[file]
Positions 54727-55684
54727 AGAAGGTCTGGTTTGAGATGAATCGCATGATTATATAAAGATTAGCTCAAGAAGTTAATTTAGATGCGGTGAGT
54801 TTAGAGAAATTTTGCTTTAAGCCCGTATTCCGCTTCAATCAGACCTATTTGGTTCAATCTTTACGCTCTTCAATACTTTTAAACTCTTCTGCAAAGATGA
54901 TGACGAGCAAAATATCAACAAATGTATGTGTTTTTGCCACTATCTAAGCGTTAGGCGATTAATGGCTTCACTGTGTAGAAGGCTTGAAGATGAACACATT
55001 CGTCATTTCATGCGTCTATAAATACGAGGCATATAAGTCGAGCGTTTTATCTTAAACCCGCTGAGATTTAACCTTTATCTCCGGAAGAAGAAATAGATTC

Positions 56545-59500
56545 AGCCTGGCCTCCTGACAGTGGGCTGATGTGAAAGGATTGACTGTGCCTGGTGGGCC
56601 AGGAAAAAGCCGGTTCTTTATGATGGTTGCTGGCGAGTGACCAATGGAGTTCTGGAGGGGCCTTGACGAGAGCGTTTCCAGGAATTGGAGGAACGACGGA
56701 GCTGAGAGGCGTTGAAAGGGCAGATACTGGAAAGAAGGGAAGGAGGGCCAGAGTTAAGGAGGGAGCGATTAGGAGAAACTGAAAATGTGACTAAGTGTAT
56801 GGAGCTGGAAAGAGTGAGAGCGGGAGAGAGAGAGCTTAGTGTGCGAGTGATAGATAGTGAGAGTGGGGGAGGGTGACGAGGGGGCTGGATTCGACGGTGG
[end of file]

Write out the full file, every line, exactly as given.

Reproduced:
Positions 54727-55684
54727 AGAAGGTCTGGTTTGAGATGAATCGCATGATTATATAAAGATTAGCTCAAGAAGTTAATTTAGATGCGGTGAGT
54801 TTAGAGAAATTTTGCTTTAAGCCCGTATTCCGCTTCAATCAGACCTATTTGGTTCAATCTTTACGCTCTTCAATACTTTTAAACTCTTCTGCAAAGATGA
54901 TGACGAGCAAAATATCAACAAATGTATGTGTTTTTGCCACTATCTAAGCGTTAGGCGATTAATGGCTTCACTGTGTAGAAGGCTTGAAGATGAACACATT
55001 CGTCATTTCATGCGTCTATAAATACGAGGCATATAAGTCGAGCGTTTTATCTTAAACCCGCTGAGATTTAACCTTTATCTCCGGAAGAAGAAATAGATTC

Positions 56545-59500
56545 AGCCTGGCCTCCTGACAGTGGGCTGATGTGAAAGGATTGACTGTGCCTGGTGGGCC
56601 AGGAAAAAGCCGGTTCTTTATGATGGTTGCTGGCGAGTGACCAATGGAGTTCTGGAGGGGCCTTGACGAGAGCGTTTCCAGGAATTGGAGGAACGACGGA
56701 GCTGAGAGGCGTTGAAAGGGCAGATACTGGAAAGAAGGGAAGGAGGGCCAGAGTTAAGGAGGGAGCGATTAGGAGAAACTGAAAATGTGACTAAGTGTAT
56801 GGAGCTGGAAAGAGTGAGAGCGGGAGAGAGAGAGCTTAGTGTGCGAGTGATAGATAGTGAGAGTGGGGGAGGGTGACGAGGGGGCTGGATTCGACGGTGG